Tuesday, November 16, 2004

Redeeming the Image

My prayer lately has been that God would begin to break my heart more and more for those who don’t know Christ—that it would be something real and something deep, something that really impacts the way that I love people and live on a daily basis; and I believe that it is happening. I believe that God is hearing and answering. This past Sunday I sat in church and, near tears, realized that God was not only breaking my heart for the lost, but that He was breaking my heart for the church—His Body.

This week I returned to the States after a brief jaunt to visit my fiancĂ©e, Mark, in Europe; I arrived at the coffee shop/bar that I work in several nights a week, only to find myself faced with the heart-breaking reality of Christian evangelism at its worst. As I sat and listened to a man talk for an hour about why he’s not a Christian and about all the bad examples he’s run into over the course of his lifetime, I began to realize the depth of scarring and pain that hypocrisy can have on those in our circle of influence. I began to realize that the way we live our lives as followers of Christ really does impact the lives around us and I began to understand that our lives really are on display. We proclaim to follow Christ, and people are watching to find out if we really mean it. They want to see if our actions match our words, and when they don’t, all it does is reinforce the picture they have of God as a distant and disconnected “Someone” who really doesn’t change us, and it ends up pushing them to a self-made morality—pulling Truth from various religions and philosophers, and denying God of the glory that belongs only to Him.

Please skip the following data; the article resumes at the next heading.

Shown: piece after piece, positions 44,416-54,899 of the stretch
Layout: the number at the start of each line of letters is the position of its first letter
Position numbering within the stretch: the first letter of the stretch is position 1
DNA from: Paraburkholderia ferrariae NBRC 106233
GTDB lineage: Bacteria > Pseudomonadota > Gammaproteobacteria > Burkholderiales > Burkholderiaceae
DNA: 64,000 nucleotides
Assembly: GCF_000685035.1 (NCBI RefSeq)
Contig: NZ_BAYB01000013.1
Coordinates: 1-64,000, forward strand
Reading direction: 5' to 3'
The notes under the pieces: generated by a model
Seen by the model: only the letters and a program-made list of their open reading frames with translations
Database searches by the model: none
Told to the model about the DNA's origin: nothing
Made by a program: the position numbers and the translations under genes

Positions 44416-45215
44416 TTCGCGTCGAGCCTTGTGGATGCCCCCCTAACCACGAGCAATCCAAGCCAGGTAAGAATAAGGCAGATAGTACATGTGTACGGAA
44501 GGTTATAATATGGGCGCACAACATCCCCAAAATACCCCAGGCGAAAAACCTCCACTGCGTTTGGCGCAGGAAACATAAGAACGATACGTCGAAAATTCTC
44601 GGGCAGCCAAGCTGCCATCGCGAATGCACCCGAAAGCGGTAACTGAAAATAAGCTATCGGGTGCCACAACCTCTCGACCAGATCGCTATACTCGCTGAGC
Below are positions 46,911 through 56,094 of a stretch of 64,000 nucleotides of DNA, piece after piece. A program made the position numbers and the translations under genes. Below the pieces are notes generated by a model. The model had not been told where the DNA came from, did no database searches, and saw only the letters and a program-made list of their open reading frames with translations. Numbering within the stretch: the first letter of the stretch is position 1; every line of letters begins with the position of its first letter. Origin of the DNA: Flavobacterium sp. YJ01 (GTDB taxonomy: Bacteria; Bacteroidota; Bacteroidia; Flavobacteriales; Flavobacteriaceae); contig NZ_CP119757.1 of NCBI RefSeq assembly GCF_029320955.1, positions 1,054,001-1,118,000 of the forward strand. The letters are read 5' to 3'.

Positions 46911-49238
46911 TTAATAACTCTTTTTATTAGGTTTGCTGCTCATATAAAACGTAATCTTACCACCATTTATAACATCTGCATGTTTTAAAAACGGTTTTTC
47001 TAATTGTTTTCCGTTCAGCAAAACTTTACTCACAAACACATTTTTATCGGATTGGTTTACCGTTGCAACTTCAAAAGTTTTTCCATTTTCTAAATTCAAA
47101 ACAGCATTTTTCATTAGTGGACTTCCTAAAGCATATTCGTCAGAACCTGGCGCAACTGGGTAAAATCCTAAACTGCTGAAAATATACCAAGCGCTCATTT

This man told me about a group of guys that had come into the bar while I was gone and who were, as a “tag-team,” trying to “save” those working and relaxing in the bar. They would huddle in the corner and strategize, then come back to see how their plan played out. I can only imagine their surprise, when, *gasp*, their efforts were met with bitterness and resentment, instead of interest and acceptance. I get frustrated every time I think about it. What makes us think that by going some place, whether it’s a bar or another country, and throwing the gospel in someone’s face without first building a relationship and establishing trust, that it will make them want to change the way they’ve always lived their lives? What makes us think that the gospel is more than just empty words without a life of love and grace to back it up? 1 Corinthians 13 says “if we speak God’s Word with power, revealing all his mysteries and making everything plain as day, and if I have faith that says to a mountain, ‘Jump!’ and it jumps, but I don’t love, I’m nothing.” (vs. 2—The Message). It says that love is patient, kind, and not arrogant—that it doesn’t act unbecomingly (vs. 4-8). Jesus’ second greatest commandment was to love others, and I’m ashamed to say it, but our lives don’t always bear that image.